It’s The Water

It’s The Water

WSSC explains why it needs a new pipe.

The message the Washington Suburban Sanitary Commission wanted everyone to take away from it March 16 informational meeting is that a new pipe will allow the utility to access cleaner water.

WSSC is in the early stages of developing a submerged intake pipe which will extend about 500 feet into the Potomac River from their filtration plant on River Road.

The plant currently processes approximately 130 million gallons of drinking water each day for its customers in Montgomery and Prince George’s County. By building the new intake, WSSC says it does not plan to increase the amount of water per day it removes from the river.

Currently the plant uses an intake which is at the shoreline of the Potomac river. However, that intake is subject to what WSSC calls a disproportionately large influence from the Watts Branch. “Watts Branch flows come out … travel down the shore and end up in our intake,” said Mike Vitagliano, project manager with WSSC.

The problem with this, according to WSSC is that the Watts Branch, which travels through urbanized areas of Rockville, transports a high volume of sediment downstream which the plant then has to filter out.

By moving the intake pipe further into the river, to the other side of an unnamed island, the water utility will have access to cleaner water which is not influenced by the Watts Branch. “We’ll be able to treat it to a lower solids level,” Vitagliano said.

WSSC estimates that moving the pipe out into the river will save them $800,000 per year in operating costs. A preliminary estimate of construction costs for the pipe is $15 million.

In the past, environmental groups have criticized the plan as short-sighted, and questioned why WSSC could not simply clean up the Watts branch. “Instead of addressing the pollution problem at its source, they’re following in the footsteps of the Fairfax County Water Authority,” said Neal Fitzpatrick, of the Audubon Society.

The Fairfax County Water Authority built a new pipe into the Potomac last year, the Audubon society opposed its construction, primarily because of the fear that the Authority would take additional water from the River.

There has never been a study into the amount of water which the River needs in order to maintain an healthy environment. Currently 400-500 million gallons are removed from the river each day, when including all the various institutions which do so. The federal standard is that 100 million gallons must pass by Little Falls each day, but Fitzpatrick says that this number is not based on any science. “We don’t know what this is doing,” Fitzpatrick said. “We would like to have science now. We haven’t had it for 20 years.”

WSSC has repeatedly said that they do not wish to draw any additional water from the River.

Fitzpatrick did not attend the meeting because he did not believe it would be useful. “I don’t think WSSC is going to change their position,” he said.

While conceding the environmental benefits if Watts Branch were to be cleaned up, WSSC does not think that it is the best way to solve the problem of their water quality.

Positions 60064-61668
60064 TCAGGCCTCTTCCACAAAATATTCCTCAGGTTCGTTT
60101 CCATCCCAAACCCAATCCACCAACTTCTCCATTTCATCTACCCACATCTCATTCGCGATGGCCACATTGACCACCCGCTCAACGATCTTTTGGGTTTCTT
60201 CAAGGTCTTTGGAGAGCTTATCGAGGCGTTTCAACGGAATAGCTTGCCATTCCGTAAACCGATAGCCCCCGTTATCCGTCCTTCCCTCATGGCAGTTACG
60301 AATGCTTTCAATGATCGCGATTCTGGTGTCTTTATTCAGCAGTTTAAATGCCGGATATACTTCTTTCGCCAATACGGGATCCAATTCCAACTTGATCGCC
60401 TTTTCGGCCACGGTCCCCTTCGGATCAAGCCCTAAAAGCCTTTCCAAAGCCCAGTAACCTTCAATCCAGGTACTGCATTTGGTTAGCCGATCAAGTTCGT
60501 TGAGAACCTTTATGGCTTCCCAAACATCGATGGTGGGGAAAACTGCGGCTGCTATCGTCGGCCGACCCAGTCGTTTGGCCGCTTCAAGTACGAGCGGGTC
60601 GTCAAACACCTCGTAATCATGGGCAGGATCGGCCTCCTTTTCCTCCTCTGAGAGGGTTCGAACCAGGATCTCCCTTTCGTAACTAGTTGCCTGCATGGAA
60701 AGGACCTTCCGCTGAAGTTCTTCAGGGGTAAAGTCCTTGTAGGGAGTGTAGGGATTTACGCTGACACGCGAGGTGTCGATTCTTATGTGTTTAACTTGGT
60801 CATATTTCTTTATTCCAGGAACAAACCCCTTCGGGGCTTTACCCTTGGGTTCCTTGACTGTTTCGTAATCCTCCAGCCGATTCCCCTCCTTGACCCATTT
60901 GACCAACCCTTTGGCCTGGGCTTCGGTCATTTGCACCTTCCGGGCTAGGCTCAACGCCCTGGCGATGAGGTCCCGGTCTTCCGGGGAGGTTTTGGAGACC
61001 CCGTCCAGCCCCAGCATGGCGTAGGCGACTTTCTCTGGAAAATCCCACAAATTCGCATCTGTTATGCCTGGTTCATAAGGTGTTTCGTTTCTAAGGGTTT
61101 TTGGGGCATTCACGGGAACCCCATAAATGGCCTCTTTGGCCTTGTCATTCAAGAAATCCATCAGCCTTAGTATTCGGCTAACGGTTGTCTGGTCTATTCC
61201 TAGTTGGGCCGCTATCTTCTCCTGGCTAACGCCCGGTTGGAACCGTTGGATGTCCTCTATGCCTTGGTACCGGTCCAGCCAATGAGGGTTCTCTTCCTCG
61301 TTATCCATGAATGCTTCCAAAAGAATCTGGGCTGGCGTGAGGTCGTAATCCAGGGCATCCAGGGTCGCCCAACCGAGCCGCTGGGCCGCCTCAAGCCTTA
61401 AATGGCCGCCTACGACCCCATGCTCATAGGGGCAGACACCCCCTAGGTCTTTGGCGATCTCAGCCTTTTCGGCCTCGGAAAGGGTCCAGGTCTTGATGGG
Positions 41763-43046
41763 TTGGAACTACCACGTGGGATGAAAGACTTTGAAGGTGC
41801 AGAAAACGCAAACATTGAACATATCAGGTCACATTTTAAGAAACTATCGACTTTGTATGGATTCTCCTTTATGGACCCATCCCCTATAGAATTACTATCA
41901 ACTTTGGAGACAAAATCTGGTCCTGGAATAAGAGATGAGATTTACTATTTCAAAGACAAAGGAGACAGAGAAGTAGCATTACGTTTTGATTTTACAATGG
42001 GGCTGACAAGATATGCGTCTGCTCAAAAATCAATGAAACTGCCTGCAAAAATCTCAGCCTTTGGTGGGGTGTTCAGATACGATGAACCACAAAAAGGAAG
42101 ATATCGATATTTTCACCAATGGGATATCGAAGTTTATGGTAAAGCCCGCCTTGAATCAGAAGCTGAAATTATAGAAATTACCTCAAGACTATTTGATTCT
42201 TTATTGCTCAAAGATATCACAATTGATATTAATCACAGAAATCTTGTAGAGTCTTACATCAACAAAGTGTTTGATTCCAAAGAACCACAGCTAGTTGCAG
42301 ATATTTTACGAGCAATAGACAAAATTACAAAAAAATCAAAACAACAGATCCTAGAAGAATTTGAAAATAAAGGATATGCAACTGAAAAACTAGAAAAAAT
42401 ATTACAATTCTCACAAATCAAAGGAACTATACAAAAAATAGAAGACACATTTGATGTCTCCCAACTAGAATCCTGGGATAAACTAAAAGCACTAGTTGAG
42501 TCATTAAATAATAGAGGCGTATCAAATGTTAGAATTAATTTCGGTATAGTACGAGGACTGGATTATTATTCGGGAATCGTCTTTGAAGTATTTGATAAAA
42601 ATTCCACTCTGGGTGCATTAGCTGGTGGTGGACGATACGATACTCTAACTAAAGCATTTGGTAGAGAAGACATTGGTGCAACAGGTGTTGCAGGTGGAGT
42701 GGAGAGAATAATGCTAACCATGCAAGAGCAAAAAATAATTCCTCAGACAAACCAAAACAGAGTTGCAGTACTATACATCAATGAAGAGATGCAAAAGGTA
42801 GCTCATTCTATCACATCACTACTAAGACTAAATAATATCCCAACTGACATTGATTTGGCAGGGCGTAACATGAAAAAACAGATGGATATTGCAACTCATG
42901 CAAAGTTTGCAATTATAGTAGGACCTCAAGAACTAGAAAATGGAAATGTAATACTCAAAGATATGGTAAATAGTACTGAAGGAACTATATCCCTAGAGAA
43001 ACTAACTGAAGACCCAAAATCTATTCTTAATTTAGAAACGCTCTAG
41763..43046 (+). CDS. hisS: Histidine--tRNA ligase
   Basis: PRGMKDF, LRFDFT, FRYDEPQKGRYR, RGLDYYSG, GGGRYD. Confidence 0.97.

“We can’t rely on that for short-term impacts,” Vitagliano said.

Montgomery County is currently studying ways to rehabilitate the Watts Branch, and WSSC took these studies into account. However, using the most aggressive set of management practices would only result in a 15 percent decline in the amount of solids in the water, said WSSC Senior Scientist Plato Chen. “We did try to model best management practices in the Watts branch and the impacts it would have in the future,” Chen said.

He noted that changes to natural systems take a long time to reach equilibrium. “It’s going to take decades, perhaps, to see changes in raw water quality,” Chen said.

WSSC has hired an outside company, Montgomery Watson Harza, to study the best possible way to construct a new pipe. This is the same company which helped the Fairfax County, Va. Water Authority to construct their new intake pipe which was completed last year.

Since it is so early in the process, there is no favored option for the alignment of the pipe or the method of construction. Gene Gemperline, of Montgomery Watson Harza, laid out many alternatives. He gave several examples of how the pipe might work outlining several methods for taking in water while not taking in fish.

Gemperline also explained possible different alignments and how it would connect to the current facility.

Gemperline also explained construction techniques. Although the Fairfax County intake pipe is not visible now , the cofferdams — dry areas built into the river with access roads which allow the use of heavy machinery and a dry place to work — used during its construction were an eyesore which concerned some residents.

Fitzpatrick concedes that the long term impact of the pipe itself is probably minimal, however, he is concerned about the construction process. “WSSC needs to take every step to limit sediment and pollution that would come from the project,” he said.

Those same sorts of techniques may be used in the construction of this pipe. However, that is just one possibility, and they could also construct a tunnel, float sections of pipe out on barges or construct a pontoon bridge.

The method of construction used, and the other variables will be in part dictated by the permits required at both the state and federal level. “Construction would consider the permitting process,” Gemperline said.

He estimated that the construction of the pipe, if approved, would take from one to two years. If any cofferdaming was necessary, that portion of the construction would likely take four to five months, Gemperline said. However, he cautioned that these estimates are preliminary and subject to change as the construction is studied further.